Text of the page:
Worshippers at a Buddhist temple in Kyoto, Japan, are read sermons and Buddhist scriptures by a robot modeled after the Buddhist goddess of mercy, Kannon.
Inside Kodaiji Temple is a 6-foot-4-inch and 132 pound robot named “Mindar” programmed to deliver a 25-minute sermon on Heart Sutra. Made of silicone skin and aluminum body parts, the robot features a camera embedded in its left eye to allow eye contact with worshippers during sermons and teachings. Mindar’s hands and torso were also designed to replicate human movement and interactions.
Mindar was a $1-million project designed by a team led by Professor Ishiguro Hiroshi of the Department of Systems Innovation at Osaka University and Kodaiji Temple in 2019. The goal of the project was to renew people’s interest in Buddhism, which has been declining due to generational change and modernism in Japan, and to encourage worshippers in using their imagination. Ishiguro explained that Mindar was designed to have an ambiguous gender and age so that worshippers can imagine their own image of Buddha.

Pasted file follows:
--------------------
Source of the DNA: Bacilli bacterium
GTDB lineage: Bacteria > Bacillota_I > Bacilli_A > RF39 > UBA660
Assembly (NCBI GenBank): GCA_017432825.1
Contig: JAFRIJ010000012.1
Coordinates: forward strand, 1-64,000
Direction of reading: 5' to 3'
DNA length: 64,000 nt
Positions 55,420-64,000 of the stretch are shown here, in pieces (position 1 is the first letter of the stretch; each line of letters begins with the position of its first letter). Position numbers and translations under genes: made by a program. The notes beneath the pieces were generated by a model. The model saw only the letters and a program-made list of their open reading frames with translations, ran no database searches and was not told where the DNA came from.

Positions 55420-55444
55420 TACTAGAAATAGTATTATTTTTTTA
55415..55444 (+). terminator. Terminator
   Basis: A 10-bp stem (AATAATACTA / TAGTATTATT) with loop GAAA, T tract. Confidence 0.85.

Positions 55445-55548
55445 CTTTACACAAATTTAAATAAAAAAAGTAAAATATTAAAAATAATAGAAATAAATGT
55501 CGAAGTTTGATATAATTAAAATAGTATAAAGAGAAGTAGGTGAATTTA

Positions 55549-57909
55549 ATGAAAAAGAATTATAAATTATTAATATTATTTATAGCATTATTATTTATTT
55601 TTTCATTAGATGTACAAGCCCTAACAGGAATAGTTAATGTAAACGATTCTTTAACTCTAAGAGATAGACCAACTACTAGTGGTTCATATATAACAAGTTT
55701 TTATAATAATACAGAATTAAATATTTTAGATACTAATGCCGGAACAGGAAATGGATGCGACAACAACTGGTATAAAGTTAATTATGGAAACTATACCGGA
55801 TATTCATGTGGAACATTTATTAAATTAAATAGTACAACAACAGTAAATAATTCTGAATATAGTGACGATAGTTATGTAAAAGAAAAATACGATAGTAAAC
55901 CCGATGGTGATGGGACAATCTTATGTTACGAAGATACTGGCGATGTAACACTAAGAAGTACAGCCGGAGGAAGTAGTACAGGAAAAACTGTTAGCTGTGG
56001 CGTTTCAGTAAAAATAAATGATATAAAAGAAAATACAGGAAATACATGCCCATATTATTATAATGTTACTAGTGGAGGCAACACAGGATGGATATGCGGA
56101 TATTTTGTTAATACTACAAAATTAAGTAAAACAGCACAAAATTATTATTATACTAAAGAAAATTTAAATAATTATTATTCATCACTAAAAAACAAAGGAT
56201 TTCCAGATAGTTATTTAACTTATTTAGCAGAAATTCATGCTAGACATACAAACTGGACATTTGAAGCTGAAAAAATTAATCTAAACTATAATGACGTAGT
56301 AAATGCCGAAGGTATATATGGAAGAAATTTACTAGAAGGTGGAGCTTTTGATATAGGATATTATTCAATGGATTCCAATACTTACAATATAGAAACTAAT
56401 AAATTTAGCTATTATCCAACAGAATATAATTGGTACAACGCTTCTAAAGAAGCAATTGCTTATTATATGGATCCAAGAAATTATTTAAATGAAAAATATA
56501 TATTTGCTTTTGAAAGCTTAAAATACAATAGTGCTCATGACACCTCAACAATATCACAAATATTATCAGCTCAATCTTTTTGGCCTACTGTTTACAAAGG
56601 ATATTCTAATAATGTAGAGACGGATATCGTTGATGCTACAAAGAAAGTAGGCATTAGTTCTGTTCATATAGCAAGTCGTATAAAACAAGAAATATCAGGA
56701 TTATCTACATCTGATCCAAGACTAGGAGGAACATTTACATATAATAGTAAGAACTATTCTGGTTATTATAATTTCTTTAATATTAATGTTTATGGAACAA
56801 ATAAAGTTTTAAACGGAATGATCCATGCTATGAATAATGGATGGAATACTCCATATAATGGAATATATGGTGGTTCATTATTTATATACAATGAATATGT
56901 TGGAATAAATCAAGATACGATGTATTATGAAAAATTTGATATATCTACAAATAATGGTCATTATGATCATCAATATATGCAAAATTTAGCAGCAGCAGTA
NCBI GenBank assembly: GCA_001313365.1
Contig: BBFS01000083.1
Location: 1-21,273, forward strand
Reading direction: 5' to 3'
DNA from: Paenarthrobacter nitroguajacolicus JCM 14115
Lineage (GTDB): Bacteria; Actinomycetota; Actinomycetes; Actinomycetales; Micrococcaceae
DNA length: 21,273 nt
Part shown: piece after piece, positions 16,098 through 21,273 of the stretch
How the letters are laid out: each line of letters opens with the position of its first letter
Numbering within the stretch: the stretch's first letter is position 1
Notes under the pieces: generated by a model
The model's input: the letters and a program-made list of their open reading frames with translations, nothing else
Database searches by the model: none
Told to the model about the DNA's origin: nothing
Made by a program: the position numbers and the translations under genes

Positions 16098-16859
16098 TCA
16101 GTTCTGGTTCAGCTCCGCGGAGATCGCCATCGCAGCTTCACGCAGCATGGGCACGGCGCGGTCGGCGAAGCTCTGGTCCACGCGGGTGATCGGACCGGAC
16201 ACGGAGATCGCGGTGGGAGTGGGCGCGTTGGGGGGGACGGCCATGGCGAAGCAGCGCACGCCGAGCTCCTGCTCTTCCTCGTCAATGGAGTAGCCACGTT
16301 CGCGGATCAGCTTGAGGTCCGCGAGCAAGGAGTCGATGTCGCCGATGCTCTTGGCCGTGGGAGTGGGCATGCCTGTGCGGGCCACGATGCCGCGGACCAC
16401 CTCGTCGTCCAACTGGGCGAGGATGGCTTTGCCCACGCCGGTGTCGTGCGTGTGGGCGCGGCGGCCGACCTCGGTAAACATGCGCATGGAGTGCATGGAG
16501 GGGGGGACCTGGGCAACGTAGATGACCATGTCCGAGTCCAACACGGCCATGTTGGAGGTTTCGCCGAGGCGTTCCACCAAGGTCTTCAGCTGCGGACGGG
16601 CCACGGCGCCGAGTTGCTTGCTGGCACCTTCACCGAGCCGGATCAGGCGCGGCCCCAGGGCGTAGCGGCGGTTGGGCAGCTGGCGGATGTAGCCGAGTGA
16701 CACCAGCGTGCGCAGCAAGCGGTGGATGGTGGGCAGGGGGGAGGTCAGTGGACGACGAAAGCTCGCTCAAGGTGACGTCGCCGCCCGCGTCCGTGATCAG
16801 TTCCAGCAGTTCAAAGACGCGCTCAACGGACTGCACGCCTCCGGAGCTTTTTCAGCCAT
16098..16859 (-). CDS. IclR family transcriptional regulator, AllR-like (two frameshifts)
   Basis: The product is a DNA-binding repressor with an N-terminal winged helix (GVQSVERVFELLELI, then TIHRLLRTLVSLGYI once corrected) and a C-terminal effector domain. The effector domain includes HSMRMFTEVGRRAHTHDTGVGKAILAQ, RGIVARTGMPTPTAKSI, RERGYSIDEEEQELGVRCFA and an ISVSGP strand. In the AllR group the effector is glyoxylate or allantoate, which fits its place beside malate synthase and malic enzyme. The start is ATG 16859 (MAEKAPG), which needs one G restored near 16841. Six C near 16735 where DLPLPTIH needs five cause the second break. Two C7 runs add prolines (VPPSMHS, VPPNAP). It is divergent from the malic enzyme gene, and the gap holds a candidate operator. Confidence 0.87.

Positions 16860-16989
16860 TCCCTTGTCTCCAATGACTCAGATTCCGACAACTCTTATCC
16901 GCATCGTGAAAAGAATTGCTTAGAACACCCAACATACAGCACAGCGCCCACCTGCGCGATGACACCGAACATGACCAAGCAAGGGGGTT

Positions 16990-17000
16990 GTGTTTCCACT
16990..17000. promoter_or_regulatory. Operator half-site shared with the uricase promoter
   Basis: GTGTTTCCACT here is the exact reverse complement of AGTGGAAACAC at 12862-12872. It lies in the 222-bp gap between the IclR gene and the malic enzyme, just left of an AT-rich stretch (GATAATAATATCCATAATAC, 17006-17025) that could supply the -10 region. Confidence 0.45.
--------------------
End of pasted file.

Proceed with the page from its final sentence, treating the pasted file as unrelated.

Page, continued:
The robot also includes interactive 3D projection mapping that allows it to display worshippers onto a wall behind itself. Worshippers in these projected videos ask Mindar questions about Buddha’s teachings, to which it responds with straightforward, articulate answers.
Kodaiji Temple’s chief steward Goto Tensho is hoping to include more advanced features for Mindar as it is currently limited to preprogrammed sermons.
“We plan to implement AI so Mindar can accumulate unlimited knowledge and speak autonomously. We also want to have separate sermons for different age groups to facilitate teachings,” Goto told ABC News.
In regards to concerns that Mindar is violating a religious field, Goto explained that Buddhism is about following Buddha’s way rather than worshiping a god.
“Buddhism isn’t a belief in a God, it’s pursuing Buddha’s path,” Goto told CNN. “It doesn’t matter whether it’s represented by a machine, a piece of scrap metal or a tree.”